Originally appearing in American Letters and Commentary in 2000, Sarah Manguso’s “The Rider” made its way into The Best American Poetry 2001. Based on ideas of religion clashing with science, the poem focuses on a narrator describing the probabilities that could lead to the end of the Earth, creating an Apocalypse, before combining them, and stating that she will go on to do other things. While Ms. Manguso only confesses that the prairie mentioned is in relation to one is South Dakota, she doesn’t provide much information regarding the poem. Regardless, the poem still latches on to many incredible ideas.
The title drew me in. While skimming through vast amounts of poems, I felt that the title brought a simplicity to the poem – a rider, traveling through some type of idea. Hoping to see it as some form of a struggle, I began to read more.
The length is just perfect. Of course, that may come off as an uneducated thought; however, the length, as it currently stands, provides plenty of information regarding her subject as one that has acted as a divider for many years across many different nations.
Religion versus science. This debate, between proven analysis and logical thinking, has been conducted, based on beliefs shared for thousands of years and the newly formed basis of scientific knowledge. Except, the second one strikes for fear into those who believe it, and often contains the idea of a single entity creating everything. When it comes to these two debating sides, they especially disagree on the issue of death; both predict apocalypses, yet they take different roads to reach that point.
Now, she doesn’t come out and say that it is simply an argument over death. Rather, she plays it out within the first few lines. She argues that “some” believe the “end will come” in the form of a “mathematical equation”. This represents the scientific viewpoint. Calculations are created to look at possibilities of asteroids, earthquakes, or even wars, in order to determine a time when they believe the world will end.
She then confesses that “others” believe it will “descend” as a “shining horse”. This acts more as a biblical reference; the shining horse refers either to the devil appearing as a savior, or the Four Horsemen of The Apocalypse; each representing either Death, Famine, War, or Conquest (the title could possibly be an ode to these riders). While this may seem like a Sunday religious lesson, these points represent the beauty of the poem. Ms. Manguso’s poem blends two important concepts and confronts both ideas; she doesn’t confess to having a bias for one or another. Instead, she finds a solution to this centuries-long debate.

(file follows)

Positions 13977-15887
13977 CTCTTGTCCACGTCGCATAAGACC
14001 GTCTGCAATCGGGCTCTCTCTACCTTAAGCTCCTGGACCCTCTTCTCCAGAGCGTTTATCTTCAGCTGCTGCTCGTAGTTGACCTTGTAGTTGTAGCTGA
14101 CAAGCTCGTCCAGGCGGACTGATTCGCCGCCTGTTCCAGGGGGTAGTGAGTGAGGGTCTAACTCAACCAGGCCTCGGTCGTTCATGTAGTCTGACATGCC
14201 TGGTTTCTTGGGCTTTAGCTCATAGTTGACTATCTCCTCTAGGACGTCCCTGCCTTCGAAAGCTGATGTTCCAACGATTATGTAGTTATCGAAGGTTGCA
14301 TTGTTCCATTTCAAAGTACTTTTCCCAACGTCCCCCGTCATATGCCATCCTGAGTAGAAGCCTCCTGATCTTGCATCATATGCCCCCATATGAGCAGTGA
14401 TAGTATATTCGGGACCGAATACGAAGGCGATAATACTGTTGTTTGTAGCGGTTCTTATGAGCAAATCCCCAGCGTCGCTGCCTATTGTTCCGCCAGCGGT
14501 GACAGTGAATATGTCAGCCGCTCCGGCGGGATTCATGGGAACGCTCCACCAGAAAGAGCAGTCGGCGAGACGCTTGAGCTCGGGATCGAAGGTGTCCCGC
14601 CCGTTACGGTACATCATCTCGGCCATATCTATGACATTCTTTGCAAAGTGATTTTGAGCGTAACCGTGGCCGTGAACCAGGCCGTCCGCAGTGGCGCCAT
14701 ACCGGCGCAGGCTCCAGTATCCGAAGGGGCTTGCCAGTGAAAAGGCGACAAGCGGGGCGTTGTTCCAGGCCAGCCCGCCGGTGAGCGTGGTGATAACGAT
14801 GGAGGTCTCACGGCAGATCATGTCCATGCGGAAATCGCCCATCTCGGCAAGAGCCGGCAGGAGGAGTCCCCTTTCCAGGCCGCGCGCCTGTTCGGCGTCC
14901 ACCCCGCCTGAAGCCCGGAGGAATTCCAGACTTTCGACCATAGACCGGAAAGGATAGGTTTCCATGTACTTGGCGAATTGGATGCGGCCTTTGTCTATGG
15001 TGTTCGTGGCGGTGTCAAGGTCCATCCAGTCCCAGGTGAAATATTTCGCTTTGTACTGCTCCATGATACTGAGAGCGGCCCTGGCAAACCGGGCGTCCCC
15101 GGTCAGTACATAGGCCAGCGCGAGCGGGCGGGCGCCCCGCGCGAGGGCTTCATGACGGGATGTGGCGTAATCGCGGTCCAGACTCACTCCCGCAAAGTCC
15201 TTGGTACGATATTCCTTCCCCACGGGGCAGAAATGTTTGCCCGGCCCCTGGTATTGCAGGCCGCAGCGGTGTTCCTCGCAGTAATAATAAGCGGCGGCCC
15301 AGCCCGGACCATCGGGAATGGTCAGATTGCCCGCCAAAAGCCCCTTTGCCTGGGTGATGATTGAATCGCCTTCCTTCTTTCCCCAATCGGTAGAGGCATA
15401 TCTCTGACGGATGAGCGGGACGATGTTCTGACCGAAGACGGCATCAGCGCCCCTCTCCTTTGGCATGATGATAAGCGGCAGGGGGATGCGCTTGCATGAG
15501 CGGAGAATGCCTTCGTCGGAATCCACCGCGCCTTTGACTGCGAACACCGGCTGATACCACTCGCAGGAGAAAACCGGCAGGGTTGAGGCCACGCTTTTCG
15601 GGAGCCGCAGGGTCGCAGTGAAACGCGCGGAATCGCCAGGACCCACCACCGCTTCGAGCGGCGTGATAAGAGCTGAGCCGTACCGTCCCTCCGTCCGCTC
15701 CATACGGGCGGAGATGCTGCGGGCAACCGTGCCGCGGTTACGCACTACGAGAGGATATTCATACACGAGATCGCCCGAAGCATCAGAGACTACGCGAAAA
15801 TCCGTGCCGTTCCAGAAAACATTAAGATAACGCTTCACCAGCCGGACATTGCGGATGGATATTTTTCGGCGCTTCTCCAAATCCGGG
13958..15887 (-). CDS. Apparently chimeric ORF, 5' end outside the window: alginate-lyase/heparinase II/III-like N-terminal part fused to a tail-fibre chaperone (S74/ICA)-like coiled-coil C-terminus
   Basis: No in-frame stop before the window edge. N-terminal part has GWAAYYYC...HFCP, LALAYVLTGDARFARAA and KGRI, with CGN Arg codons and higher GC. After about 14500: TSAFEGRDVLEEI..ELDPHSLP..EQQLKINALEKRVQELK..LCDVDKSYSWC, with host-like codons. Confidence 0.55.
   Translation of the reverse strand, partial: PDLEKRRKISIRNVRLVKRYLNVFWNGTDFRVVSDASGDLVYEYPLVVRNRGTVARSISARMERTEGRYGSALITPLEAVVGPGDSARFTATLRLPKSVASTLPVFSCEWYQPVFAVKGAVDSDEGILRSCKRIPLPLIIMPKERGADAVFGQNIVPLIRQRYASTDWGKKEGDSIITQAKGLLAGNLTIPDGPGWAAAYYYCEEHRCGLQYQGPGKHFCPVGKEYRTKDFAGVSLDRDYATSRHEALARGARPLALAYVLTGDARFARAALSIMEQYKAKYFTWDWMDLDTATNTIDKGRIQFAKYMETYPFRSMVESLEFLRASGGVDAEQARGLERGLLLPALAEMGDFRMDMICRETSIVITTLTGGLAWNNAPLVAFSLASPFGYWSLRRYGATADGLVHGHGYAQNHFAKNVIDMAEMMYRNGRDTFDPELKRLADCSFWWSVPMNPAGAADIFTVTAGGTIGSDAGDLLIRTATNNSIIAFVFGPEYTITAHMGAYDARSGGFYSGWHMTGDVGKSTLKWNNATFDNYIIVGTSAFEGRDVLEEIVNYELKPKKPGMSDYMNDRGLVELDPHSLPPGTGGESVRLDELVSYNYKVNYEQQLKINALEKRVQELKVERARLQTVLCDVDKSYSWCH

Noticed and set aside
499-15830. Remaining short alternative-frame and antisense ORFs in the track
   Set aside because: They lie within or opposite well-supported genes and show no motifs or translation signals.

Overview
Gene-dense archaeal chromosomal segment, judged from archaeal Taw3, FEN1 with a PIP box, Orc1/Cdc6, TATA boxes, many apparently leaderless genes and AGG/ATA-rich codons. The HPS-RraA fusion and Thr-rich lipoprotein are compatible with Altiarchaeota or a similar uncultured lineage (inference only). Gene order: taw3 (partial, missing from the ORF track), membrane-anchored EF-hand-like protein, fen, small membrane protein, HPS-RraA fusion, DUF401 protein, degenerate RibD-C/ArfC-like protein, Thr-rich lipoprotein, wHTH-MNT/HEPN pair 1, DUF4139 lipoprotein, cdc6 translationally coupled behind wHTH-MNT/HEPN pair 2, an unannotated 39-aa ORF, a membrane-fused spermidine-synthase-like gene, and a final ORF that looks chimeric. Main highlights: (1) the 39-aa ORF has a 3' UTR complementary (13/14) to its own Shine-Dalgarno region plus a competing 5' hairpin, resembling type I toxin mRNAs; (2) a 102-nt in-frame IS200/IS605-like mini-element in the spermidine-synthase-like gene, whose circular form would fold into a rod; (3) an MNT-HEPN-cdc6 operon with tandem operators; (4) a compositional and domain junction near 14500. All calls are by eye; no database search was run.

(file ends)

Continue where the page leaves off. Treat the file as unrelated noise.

She stitches their ideas together. She starts noticing differences as she progresses through the poem, discussing “equations” drawn in “shapes” of “horses”, and “horses” which are now “covered” in “equations”. These two ideas go together. Instead of looking at either a religious or scientific viewpoint, she sees both for what they are – ways in which the world will end. In fact, she goes even further, admitting the faults in the debate. She argues to the reader that “death” comes “in the form” of a “horse” in “shining equations”. While she seems to be poking fun at these adjectives used to describe apocalypses, an aspect that also makes her humorous, she confronts the idea of death as imminent. No matter what one believes, everyone will die in one way or another. Essentially, she’s arguing that we really shouldn’t have a debate over this, because it’s almost irrelevant, seeing as an end will come anyway (BAP 153).
She continues her fight against these ideas. Representing a normal person, she discusses daily activities, such as opening “ a window” before she “unmakes” her bed. She then writes that somehow all these actions are “moving” her “closer” to the “equation” or the “horse” with “everything she does”. With this in mind, she speaks to the logic of all people: if every action we commit brings us closer to this idea of death, what then would we do to live? Should humans just stop any actions? Should we wait for our time to come? While these ideas cannot be answered with a simple yes or no, she leaves it open to the reader, who is able to interpret the poem anyway he wishes to.
Before the poem ends, she concludes with her own thoughts, as a poet and non-believer in the debate of science and religion. She confessed she is “tempted” to hook an “ ankle” around the “world”, as she is about to “ride far beyond” the “low prairie” of “beginning and end”. This has to be one of the best endings to a poem I’ve seen in a long time. Hoping to leave this debate behind, she has a desire to take the world with her, almost wishing to help others stuck in this almost-debate, and take them with her, as she rides off into emptiness with her life, not thinking about these ideas. This acts as another aspect of beauty within the poem and writing. As I mentioned earlier, she never confesses what she might believe in. Rather, she argues what she feels about the outcome. She, in this sense, leaves it completely in the hands of the reader, who can make up his own mind.
Ms. Manguso doesn’t give away any aspects of the literary meaning behind her poem. Instead, she focuses on one small aspect that creates a big impact – the prairie in the last line. “At the time” she confesses in the Contributors’ Notes of BAP, “it seemed like the end of the world”. In regards to my thoughts, I felt this was truly an incredible piece of poetry. For anyone who feels this debate between religion and science isn’t that much of a big issue, or someone who prefers to live life opposed to thinking of the worst, I would highly recommend this poem.